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returning an error code from a function that has a pointer return type

This is a discussion on returning an error code from a function that has a pointer return type within the C Programming forums, part of the General Programming Boards category; Originally Posted by tieske Those arguments can be overcome, the array has consecutive elements, hence pointer arithmetic can be used ...

  1. #16
    C++ Witch laserlight's Avatar
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    Quote Originally Posted by tieske
    Those arguments can be overcome, the array has consecutive elements, hence pointer arithmetic can be used ;
    I believe that using <= or >= to compare pointers that do not point to elements of the same array (or one past the end thereof; or to the same object) results in undefined behaviour.
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  2. #17
    Master Apprentice phantomotap's Avatar
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    O_o

    That only overcomes one of those arguments and only by changing the rules.

    If you were to add "report a specific error condition" back you would still need a linear scan.

    Of course, you can fix that. Of course, I can tell you how that fix is also broken. We could play that game forever. That's why this is so sickening. It is broken in such a profound way that every attempt to fix it will only change the flavor of its "brokeness".

    This concept of yours is extremely brittle and broken beyond belief because everything you try to fix it just paints the curtains when the foundation is flawed.

    Again, I actually congratulate you on the concept. The concept is broken beyond belief. Willingness to pursue an insane concept is solid win.

    Soma

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    Quote Originally Posted by laserlight View Post
    I believe that using <= or >= to compare pointers that do not point to elements of the same array (or one past the end thereof; or to the same object) results in undefined behaviour.
    That is wat the example does? or am I missing something. As long as all the errorcodes are defined using the same array, it works.

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    C++ Witch laserlight's Avatar
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    Quote Originally Posted by tieske
    That is wat the example does? or am I missing something. As long as all the errorcodes are defined using the same array, it works.
    Well, in that case, why return a pointer? You might as well return an int, since you are not returning a pointer to an object that does not represent an error code, so this whole business about pointers is much ado about nothing. But if you return a pointer to an object that does not represent an error code, then the object may well not be part of this error code array.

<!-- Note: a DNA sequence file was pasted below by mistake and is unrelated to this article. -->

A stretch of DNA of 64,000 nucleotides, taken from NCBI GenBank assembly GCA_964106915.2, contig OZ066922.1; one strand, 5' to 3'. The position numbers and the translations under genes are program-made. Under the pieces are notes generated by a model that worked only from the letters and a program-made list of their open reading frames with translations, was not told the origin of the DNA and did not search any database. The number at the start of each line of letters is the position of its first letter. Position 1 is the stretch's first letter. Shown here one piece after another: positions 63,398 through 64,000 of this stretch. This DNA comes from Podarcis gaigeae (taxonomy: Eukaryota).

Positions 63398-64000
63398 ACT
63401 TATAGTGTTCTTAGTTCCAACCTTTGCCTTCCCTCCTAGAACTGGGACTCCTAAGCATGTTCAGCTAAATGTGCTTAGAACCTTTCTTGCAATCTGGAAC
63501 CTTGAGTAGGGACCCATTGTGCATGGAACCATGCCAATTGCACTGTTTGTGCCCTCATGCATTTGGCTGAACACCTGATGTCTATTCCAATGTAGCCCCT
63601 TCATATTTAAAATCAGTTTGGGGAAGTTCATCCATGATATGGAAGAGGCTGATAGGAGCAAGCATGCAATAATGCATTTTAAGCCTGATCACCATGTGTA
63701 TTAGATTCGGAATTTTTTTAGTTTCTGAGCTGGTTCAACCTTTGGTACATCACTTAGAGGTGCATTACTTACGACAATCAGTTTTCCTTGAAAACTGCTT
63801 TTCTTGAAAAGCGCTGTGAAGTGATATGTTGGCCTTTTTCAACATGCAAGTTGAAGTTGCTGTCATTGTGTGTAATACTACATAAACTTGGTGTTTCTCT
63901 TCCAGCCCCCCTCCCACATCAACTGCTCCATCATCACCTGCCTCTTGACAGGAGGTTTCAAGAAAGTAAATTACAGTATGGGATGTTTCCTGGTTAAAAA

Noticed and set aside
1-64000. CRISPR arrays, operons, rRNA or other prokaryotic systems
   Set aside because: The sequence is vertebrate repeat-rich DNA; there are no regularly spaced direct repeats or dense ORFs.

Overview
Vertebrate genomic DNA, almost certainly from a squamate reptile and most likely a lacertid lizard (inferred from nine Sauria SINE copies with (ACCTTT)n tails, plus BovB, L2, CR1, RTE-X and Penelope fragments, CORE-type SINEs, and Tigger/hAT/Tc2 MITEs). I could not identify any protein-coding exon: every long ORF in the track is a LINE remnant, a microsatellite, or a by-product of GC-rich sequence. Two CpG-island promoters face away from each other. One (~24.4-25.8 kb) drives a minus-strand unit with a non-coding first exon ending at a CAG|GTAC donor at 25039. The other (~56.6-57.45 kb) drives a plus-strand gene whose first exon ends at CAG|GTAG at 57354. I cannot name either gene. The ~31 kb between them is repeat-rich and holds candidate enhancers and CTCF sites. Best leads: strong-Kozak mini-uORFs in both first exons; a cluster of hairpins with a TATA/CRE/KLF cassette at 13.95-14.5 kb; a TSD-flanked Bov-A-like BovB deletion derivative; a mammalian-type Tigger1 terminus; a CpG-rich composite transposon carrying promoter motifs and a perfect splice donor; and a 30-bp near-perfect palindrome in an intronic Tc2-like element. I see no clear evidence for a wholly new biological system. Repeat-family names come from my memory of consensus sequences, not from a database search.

tieske likes this.
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    Quote Originally Posted by phantomotap View Post
    If you were to add "report a specific error condition" back you would still need a linear scan.
    It does, it has a single check to see whether there is an error, and only in the error case you would traverse the possible error codes to find out what exactly went wrong. This is no different than reporting some integer, or even using errno.

    Quote Originally Posted by phantomotap View Post
    That's why this is so sickening. It is broken in such a profound way that every attempt to fix it will only change the flavor of its "brokeness".

    This concept of yours is extremely brittle and broken beyond belief because everything you try to fix it just paints the curtains when the foundation is flawed.

    Again, I actually congratulate you on the concept. The concept is broken beyond belief. Willingness to pursue an insane concept is solid win.
    Could you please provide the argument instead of just ranting? I'm trying to learn why it is brittle and broken, and I do appreciate the input.

  6. #21
    Master Apprentice phantomotap's Avatar
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    Could you please provide the argument instead of just ranting?
    Yea, the fact that you think I'm just ranting lost you my interest.

    I may have been ranting, but my every criticism is real.

    Maybe instead of trying to rescue the concept with attempts to correct the code and waving my comments away with "He is a lunatic." you should take the time to reason about what I've said along with your code. While I am a lunatic, I am also very good at what I do.

    Soma

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    Quote Originally Posted by laserlight View Post
    Well, in that case, why return a pointer? You might as well return an int, since you are not returning a pointer to an object that does not represent an error code, so this whole business about pointers is much ado about nothing. But if you return a pointer to an object that does not represent an error code, then the object may well not be part of this error code array.